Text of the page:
Last month I wrote about my father’s final prolonged illness and death - and the support I’ve found in our parish. Sadly sickness and bereavement are an ongoing part of pastoral life - or rather they are part of life, not something to be hidden away but taken together with life’s richness and its causes for thankfulness.
In September our congregation has had cause to mourn - first the death of Jean Burt, then Irvine Macnair, and (as we go to press) Olive Booth. These are real causes for sorrow and we share their families’ sense of loss. Each of them had been ill for a long time before they died. We have to acknowledge the reality of suffering.
But with it goes thankfulness too. Bereavement brings grief - but it’s important not to let go of all that is a cause for gratitude in the lives of our loved ones. As I stood by Olive’s bedside just a couple of days before she died, I was struck by the memory of how she had gone with me to sit by the bedside of another parishioner month by month as we had shared in Holy Communion - and how that went along with healthy doses of laughter enriched by her particular sense of humour. So much she had brought into the lives of other through the long years of her life - we mustn’t let it go when our loved ones need all our care and caring, and seem to recede from us.
So too with Irvine. The last time I spent with him was not only a time for prayer but an occasion for a quick check on the practicalities of getting the Parish Magazine distributed! We know how much he brought into the life of our church from being Treasurer to mowing the grass through organising after-church coffee - and much more, but above all by being there. His life in the community touched so many - professional work as an anaesthetist but also voluntary work for hospital and hospice, enjoyment of music with the Gramophone Society - or just being out and about with the dogs! Most of us knew less about his army service, rising to the rank of Lieutenant Colonel; that he had his “wings” as someone who could parachute in to give aid as needed - or his gift for improvising in the field.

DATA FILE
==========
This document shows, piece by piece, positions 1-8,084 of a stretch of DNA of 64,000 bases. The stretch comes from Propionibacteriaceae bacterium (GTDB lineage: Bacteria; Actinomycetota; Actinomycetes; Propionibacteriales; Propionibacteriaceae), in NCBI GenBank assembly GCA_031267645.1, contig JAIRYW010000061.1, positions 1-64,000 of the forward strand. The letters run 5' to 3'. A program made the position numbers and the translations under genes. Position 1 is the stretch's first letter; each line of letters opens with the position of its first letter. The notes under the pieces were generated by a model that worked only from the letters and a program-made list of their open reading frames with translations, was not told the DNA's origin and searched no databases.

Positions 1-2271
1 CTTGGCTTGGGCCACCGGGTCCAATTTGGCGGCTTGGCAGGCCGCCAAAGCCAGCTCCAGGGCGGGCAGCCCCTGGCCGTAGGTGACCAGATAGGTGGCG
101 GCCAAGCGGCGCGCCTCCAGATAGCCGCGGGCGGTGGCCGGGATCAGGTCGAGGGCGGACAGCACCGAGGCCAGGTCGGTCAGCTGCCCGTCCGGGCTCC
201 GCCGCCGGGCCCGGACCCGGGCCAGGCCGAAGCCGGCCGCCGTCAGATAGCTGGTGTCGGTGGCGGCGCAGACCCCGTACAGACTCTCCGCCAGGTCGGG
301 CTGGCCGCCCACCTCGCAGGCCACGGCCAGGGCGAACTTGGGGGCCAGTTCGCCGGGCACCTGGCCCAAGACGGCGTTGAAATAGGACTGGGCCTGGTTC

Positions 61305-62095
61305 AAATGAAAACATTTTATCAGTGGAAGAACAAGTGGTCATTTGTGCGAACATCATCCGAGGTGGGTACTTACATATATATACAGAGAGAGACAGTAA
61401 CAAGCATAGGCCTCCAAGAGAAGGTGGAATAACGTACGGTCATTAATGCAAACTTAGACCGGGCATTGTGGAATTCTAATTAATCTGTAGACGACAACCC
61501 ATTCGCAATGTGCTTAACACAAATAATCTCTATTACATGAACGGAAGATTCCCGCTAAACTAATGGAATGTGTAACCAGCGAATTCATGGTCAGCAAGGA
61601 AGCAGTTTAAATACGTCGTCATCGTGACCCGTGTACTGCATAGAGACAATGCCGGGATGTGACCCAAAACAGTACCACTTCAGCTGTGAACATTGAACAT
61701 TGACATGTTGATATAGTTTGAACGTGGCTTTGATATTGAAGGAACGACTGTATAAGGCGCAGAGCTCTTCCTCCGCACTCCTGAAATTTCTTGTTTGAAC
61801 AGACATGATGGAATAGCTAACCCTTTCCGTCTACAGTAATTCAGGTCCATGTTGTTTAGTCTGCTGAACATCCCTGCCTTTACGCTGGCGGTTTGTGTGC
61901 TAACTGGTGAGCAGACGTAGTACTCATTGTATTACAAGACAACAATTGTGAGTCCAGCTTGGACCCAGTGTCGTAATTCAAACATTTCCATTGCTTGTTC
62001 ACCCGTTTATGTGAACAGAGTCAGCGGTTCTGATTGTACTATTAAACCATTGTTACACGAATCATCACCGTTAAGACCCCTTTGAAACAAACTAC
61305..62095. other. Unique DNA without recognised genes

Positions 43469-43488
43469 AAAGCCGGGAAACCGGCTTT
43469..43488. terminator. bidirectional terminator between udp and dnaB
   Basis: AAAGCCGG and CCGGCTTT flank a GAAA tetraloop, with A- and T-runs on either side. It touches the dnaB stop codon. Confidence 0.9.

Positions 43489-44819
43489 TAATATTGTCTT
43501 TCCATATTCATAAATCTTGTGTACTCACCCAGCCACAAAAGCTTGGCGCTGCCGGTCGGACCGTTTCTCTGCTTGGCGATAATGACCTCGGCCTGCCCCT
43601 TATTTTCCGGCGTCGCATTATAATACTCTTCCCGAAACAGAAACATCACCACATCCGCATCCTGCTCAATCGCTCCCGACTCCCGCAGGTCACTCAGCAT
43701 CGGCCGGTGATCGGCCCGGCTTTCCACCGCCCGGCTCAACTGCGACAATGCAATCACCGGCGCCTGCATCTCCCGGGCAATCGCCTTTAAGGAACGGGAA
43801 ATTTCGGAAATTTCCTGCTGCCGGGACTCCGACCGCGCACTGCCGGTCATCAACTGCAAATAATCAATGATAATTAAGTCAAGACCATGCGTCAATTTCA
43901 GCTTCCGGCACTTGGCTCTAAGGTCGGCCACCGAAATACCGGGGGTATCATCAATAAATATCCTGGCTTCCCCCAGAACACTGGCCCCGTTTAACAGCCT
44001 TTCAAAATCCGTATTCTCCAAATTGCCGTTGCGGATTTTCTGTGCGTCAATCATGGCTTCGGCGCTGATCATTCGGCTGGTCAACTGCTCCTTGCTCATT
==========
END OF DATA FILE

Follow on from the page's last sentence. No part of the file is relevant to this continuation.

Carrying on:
At a funeral I’m always aware there’s so much more we could say. We need to be in touch with the richness of life - and that includes our own. When things seem bleak, we need to recognise the cause for gratitude. Then we might see life as a gift - and the Giver is God.
From the October issue of our Parish Magazine - find all its content here